How fluid injection sets off microearthquakes


Researchers of an international team have observed for the first time how fluid injection sets off microearthquakes on a sizable, subterranean fault. earthquake
The new findings sheds light on earthquake physics in general, as fluids are ubiquitous in the subsurface.
The study, published on the June 12 issue of the journal Science, could lead to better seismic risk management through improved understanding of fluid flow on faults, while also illuminating the mechanics of natural earthquakes.
“At the moment, a major issue for industry is that there is no established theory to evaluate the seismic hazard associated with fluid injections,” said paper coauthor Jean-Philippe Avouac, a professor of geophysics at the University of Cambridge.
“With experiments such as ours, we can build much-needed models that would help assess the possible location, magnitude, and likelihood of earthquakes,” said Avouac, who is also the Earle C. Anthony Professor of Geology at California Institute of Technology.
Earthquakes typically occur when segments of the Earth’s crust slip along faults due to the built-up pressure. However, many smaller faults branch off these major faults, extending down to microscopic cracks that exist in most if not all rocks.
Researchers ran a fluid-injection experiment on a fault running more than a quarter of a mile (1,610 meters) through limestone. The fault is accessible because of its location adjacent to a former underground military facility in southeastern France now available to scientists.
The research team drilled a hole into the fault at a depth of about 281.9 meters and then lowered an about-1.5 meter-long canister outfitted with sensors called the Step-Rate Injection Method for Fracture In-Situ Properties, or SIMFIP, into the hole.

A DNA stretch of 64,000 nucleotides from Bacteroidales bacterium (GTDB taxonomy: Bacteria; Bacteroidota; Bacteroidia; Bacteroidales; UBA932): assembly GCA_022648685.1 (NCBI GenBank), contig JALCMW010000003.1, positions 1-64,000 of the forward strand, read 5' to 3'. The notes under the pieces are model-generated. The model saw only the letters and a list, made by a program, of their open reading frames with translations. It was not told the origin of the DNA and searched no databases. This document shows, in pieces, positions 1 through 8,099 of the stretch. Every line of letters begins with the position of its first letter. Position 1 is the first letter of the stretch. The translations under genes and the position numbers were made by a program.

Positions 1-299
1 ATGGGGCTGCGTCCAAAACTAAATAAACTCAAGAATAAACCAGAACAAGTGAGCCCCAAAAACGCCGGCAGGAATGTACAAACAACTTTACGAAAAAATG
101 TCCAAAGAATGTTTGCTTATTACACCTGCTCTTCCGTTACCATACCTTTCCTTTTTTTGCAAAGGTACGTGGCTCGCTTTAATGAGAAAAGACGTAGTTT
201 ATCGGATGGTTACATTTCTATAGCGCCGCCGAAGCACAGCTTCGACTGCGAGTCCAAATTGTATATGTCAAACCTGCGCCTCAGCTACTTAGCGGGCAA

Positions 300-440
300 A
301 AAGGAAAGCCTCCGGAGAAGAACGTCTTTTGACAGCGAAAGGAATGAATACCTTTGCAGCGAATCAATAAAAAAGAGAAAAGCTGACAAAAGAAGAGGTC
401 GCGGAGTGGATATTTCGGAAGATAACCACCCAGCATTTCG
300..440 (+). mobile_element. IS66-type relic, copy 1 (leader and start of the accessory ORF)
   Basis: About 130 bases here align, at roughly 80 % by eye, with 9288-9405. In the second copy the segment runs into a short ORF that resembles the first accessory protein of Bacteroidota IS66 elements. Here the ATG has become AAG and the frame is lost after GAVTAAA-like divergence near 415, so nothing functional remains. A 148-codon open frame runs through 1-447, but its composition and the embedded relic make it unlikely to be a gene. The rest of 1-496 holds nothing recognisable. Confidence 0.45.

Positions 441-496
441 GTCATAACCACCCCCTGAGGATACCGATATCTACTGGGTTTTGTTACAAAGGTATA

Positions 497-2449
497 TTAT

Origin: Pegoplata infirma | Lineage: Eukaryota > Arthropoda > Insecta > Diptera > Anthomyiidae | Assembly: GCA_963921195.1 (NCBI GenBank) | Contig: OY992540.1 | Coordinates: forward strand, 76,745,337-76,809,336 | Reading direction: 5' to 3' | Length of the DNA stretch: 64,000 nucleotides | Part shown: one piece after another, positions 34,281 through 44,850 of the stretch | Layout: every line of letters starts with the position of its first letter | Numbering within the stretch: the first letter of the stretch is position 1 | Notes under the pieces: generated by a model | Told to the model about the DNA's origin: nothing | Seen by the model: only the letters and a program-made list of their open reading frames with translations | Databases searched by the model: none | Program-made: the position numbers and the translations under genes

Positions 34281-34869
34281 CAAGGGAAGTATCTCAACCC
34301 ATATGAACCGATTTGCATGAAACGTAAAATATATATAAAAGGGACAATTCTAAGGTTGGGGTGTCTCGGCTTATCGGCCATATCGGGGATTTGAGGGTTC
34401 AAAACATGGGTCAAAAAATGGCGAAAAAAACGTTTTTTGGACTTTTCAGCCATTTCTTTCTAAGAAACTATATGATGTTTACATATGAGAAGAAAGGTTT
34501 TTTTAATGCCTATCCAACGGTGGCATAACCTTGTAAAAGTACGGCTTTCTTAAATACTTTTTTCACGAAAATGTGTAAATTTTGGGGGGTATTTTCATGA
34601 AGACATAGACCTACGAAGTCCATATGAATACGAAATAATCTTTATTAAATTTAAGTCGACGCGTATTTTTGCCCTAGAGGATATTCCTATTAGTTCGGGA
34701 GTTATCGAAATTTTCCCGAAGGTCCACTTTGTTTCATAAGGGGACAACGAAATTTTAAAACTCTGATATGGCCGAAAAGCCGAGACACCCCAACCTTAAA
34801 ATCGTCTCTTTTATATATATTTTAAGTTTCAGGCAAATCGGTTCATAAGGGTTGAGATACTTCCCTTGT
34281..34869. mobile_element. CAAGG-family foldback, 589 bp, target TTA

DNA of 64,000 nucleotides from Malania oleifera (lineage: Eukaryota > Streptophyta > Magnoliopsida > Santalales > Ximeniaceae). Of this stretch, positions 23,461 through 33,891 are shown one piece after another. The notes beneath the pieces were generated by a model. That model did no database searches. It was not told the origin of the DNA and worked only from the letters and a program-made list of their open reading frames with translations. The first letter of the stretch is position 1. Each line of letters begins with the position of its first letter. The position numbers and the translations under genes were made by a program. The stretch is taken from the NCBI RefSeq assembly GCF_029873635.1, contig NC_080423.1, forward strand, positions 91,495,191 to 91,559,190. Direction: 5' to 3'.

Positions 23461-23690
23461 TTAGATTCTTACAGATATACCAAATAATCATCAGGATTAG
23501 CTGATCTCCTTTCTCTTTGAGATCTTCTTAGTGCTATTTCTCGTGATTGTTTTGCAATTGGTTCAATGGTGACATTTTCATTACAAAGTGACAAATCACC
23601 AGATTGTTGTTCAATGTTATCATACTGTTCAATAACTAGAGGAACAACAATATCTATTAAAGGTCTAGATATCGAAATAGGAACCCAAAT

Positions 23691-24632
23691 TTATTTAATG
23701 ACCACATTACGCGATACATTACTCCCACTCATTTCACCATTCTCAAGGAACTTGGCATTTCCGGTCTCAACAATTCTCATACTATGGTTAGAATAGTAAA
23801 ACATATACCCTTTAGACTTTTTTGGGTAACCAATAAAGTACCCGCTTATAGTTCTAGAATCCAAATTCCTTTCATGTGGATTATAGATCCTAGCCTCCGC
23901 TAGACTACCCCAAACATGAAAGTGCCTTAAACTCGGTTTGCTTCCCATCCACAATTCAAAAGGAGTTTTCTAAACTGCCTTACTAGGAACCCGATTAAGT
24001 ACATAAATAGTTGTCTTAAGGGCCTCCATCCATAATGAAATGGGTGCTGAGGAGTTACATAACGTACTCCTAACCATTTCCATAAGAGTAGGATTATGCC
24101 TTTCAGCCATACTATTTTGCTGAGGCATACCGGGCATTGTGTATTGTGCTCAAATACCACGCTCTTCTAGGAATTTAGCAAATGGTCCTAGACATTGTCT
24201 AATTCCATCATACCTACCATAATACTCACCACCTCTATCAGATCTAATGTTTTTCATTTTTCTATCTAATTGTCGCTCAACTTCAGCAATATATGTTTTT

After inserting the SIMFIP probe, which was designed to measure pressure, water flow rate, rock movement, and other key data while suspended in the fault zone, the researchers injected 250 gallons of water into the fault zone.
Around 18 minutes into the experiment, the slip rate increased, generating the seismic waves and dozens of measurable microearthquakes.
The research showed, based on dynamic modeling, that injecting fluids at high pressure promotes aseismic, or non-seismic, fault creep, and subsequently earthquakes occur as a secondary result.
In other words, fluid injections can cause faults to creep silently, and initially relieve pressure or elastic strain near the point of injection. However, as a secondary effect, earthquakes can then occur at the periphery of the creeping zone, where stress is now concentrating, due to the creeping aseismic fault.
“Let’s first fully understand the risks, hazards and mechanisms of fluid injection before we actively engage in these activities as a standard practice,” researchers warned. Enditem


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